Strengthening Pharmaceutical Systems

{Photo Credit: Warren Zelman}Photo Credit: Warren Zelman

This blog post was originally published on the SIAPS website on December 27, 2016.

It's been called the pharmaceutical sector, a drug supply or management system or the medical products building block. By any name, the part of a health system that deals with ensuring access to essential medicines, vaccines and medical products and their correct use–we call it a pharmaceutical system at SIAPS–is critical. Yet despite much research in the field on improving its performance and considerable progress towards strengthening its components, there is no apparent consensus on what constitutes a pharmaceutical system in all of its complexity.

In addition, there's no clearly defined framework for measuring progress in pharmaceutical system strengthening (PSS). That means that countries and donors lack complete information for guiding their investments in PSS interventions, and the tools and agreed-on measures to evaluate them.

 {Photo credit: Todd Shapera}Antibiotics on the shelves of a pharmacy in Rwanda.Photo credit: Todd Shapera

In May 2015, the World Health Assembly discussed and endorsed a global action plan on antimicrobial resistance. The action plan sets five strategic objectives to promote better understanding of the threat of antimicrobial resistance, and to ensure the proper use and conservation of existing antimicrobials.

Originally known as SITE-TB, Sistema TMBR is the official platform for drug resistant TB monitoring and treatment in Brazil.Originally known as SITE-TB, Sistema TMBR is the official platform for drug resistant TB monitoring and treatment in Brazil.

In the 1990s many Brazilian patients infected with tuberculosis (TB) were not being cured, despite starting treatment. Some patients stopped taking their medication, which led to the reemergence of TB. In 1993, the World Health Organization declared that TB was a global emergency. Eventually, a multi-resistant strain of TB surfaced, making it even more difficult to fight the disease.

These occurrences --- referred to as “chronic cases” --- became apparent in some Brazilian states, but health units lacked standardized management systems to treat these cases of TB.

Centro de Referência Professor Hélio Fraga (CRPHF), which is Brazil's National Tuberculosis Reference Laboratory, took control of TB surveillance in 1994. CRPHF defined a more effective treatment scheme and a national network to register and monitor the chronic cases in 1999. CRPHF builds human capacity through training and carries out operational and epidemiological studies. They also evaluate TB and other lung disease control activities and function as a Macro Regional Reference Lab.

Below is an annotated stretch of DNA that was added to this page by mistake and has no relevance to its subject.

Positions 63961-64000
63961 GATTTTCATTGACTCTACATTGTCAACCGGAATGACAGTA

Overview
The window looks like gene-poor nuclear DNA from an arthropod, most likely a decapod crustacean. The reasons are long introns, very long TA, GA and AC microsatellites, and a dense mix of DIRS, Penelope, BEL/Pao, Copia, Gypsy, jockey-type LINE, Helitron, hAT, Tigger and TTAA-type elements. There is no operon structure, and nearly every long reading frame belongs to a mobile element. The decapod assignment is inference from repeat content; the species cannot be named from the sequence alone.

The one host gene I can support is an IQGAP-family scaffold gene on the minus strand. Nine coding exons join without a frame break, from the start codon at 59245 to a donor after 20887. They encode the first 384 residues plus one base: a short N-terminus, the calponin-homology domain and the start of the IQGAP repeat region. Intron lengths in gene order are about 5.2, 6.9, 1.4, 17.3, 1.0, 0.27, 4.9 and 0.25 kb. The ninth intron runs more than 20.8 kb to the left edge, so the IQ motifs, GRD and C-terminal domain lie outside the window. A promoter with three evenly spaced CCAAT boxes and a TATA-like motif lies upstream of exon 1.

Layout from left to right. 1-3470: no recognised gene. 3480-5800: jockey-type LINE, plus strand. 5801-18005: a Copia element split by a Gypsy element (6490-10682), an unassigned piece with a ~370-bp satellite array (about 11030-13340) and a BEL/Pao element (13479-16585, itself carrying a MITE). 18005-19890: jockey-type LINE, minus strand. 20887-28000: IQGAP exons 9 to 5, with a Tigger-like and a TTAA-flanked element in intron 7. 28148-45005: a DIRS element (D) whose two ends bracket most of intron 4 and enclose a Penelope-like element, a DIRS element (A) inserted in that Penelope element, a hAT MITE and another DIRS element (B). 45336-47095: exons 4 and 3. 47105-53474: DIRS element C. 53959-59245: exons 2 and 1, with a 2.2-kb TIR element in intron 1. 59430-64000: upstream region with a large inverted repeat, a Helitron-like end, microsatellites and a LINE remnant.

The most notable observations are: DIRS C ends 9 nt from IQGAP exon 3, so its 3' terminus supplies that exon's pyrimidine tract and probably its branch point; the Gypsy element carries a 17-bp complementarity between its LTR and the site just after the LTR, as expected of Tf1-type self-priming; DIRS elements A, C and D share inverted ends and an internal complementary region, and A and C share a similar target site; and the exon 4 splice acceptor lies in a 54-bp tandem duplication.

The USAID-funded Strengthening Pharmaceutical Systems (SPS) program has been providing technical assistance to health facilities in the Northern Cape of South Africa, in partnership with the Provincial Department of Health, since 2005.

SPS addresses various areas, including: Pharmacy and Therapeutics Committees (PTCs), medicine supply management, patient adherence to antiretroviral treatment (ART), infection prevention and control, HIV/AIDS pharmaceutical management, pharmacovigilance, quantification, and compliance with the legislation relating to the supply of medicine.

About the Northern Cape, South Africa

Northern Cape

Northern Cape, South Africa

Northern Cape is the largest province in South Africa --- 372,889 square kilometers (km²) --- with a population of 1.15 million. It represents 30.5 percent of the total surface area of South Africa.

Drug Therapeutic Committee training course in Kampala, Uganda.

As we celebrate World Health Day on April 7, 2011, the global health community is focusing on an increasingly dangerous health challenge---drug resistance. Antimicrobial resistance (AMR)---defined by the World Health Organization (WHO) as the resistance of a microorganism to an antimicrobial medicine to which it was previously sensitive---is a global public health threat that is rapidly wiping out the effectiveness of many first-line treatments. It undermines major public health achievements in treating infectious diseases such as HIV & AIDS, tuberculosis, malaria, and sexually transmitted infections. Not only is AMR a complex, cross-cutting problem affecting a wide variety of sectors, but it has crossed all national, geographical, and ethnic boundaries and is spreading globally.

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